By Sgt. Quentin Johnson, 2nd BCT, 1st Cav. Div. Public AffairsOctober 15, 2012
FORT HOOD, Texas -- As new equipment filters into the Army, units must ensure they have proper training on them to achieve success when using them at the range or in conflict.
Approximately 14 engineer team leaders with C Company, 2nd "Spartans" Brigade Special Troops Battalion, 2nd Brigade Combat Team, 1st Cavalry Division, conducted an Operator's New Equipment Training class here, Oct. 2, to familiarize themselves with a new weapons system they received this year.
The M26 Modular Accessory Shotgun System is a 12-gauge shotgun with ambidextrous firing capabilities, either mounted to an M4 carbine or used as a stand-alone device capable of lethal and nonlethal use, said Joseph Foti, a training specialist with the U.S. Army Tank-Automotive and Armament Command.
While any Soldier may utilize the M26, the specific design fits into Army engineers and military police functionalities, he said.
"Right now engineers and military police are receiving them as the M26 fits into their specific duties and operations such as breaching and riot control," Foti added.
Spartan team leaders spent multiple hours of classroom time to familiarize themselves on the basics of the weapon, how to assemble and disassemble it, clean it, clearing procedures and practical exercises on its uses.
"It is more versatile than the former Mossberg 500 shotgun," Foti explained. "It can be mounted onto an assault rifle. A Soldier can use it for protection and breaching, then switch to riot control with bean bags, all with a simple magazine exchange."
A key to an engineer's success is flexibility and adaptability, said Capt. Louis-Philippe Hammond, C Co. commander. "This weapon provides both for those who utilize it."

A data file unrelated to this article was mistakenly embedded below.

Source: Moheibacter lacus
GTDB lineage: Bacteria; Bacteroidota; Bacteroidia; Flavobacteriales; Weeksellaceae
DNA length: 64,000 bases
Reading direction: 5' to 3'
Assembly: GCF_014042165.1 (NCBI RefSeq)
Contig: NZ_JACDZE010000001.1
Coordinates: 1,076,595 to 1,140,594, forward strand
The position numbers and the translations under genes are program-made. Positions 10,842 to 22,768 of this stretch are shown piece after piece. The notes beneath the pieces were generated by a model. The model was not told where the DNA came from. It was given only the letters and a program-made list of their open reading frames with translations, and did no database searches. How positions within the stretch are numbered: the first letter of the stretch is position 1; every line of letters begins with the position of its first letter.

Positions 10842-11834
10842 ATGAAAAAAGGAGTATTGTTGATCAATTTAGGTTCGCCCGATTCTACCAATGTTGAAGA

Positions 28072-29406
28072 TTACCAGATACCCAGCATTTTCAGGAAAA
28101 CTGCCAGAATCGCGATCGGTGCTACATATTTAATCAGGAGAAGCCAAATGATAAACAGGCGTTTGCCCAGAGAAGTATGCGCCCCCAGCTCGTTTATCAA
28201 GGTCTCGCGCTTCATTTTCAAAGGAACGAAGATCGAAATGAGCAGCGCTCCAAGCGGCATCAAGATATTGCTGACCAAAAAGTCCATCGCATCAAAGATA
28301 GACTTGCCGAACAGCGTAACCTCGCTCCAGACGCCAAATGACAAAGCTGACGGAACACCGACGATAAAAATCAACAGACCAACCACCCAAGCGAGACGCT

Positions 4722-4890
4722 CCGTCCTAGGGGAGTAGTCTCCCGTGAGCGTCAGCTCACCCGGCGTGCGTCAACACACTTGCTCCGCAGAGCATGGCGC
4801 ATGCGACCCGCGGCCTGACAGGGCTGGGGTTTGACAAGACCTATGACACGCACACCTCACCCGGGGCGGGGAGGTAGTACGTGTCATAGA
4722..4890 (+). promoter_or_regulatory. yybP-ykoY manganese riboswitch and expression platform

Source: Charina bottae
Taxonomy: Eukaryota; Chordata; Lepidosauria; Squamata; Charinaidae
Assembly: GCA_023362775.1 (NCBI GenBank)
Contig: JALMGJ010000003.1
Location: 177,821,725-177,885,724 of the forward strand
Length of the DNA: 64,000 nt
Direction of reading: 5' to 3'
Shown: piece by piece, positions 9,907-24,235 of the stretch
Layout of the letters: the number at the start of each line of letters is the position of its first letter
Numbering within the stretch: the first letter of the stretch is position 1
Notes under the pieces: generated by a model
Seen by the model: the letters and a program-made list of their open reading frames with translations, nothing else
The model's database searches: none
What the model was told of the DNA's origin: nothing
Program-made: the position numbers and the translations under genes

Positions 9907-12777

"(M26) has a modular design that makes sense," Hammond added. "Instead of carrying multiple individual platforms such as an assault rifle, shotgun and grenade launcher, my Soldiers will now have the use of one combined weapon."
Additionally, the M26 helps decrease a Soldier's reaction time and increases their safety.
"Whether it's a stand-alone unit or mounted, it will save time on reloading and switching weapons," said Sgt. Efrain Gutierrez, a team leader with C Co. "It is safer to use because of the stand off device, which allows (Soldiers) to breach a door without having to guess the proper distance, ensuring we are safe from shrapnel and fragments."
Gutierrez stated the class was just as beneficial as the weapon itself. "I learned a lot. I feel very prepared to instruct my Soldiers on the weapon so they are prepared for gunnery and the shotgun range."
Hammond agreed by saying "I have extreme confidence in the team leaders. They have the experience, willingness to lead, and a desire to take what they have learned and properly introduce the M26 to their soldiers."
A great concept, C Co. engineers are pleased and excited for the shotgun range scheduled after gunnery, he said.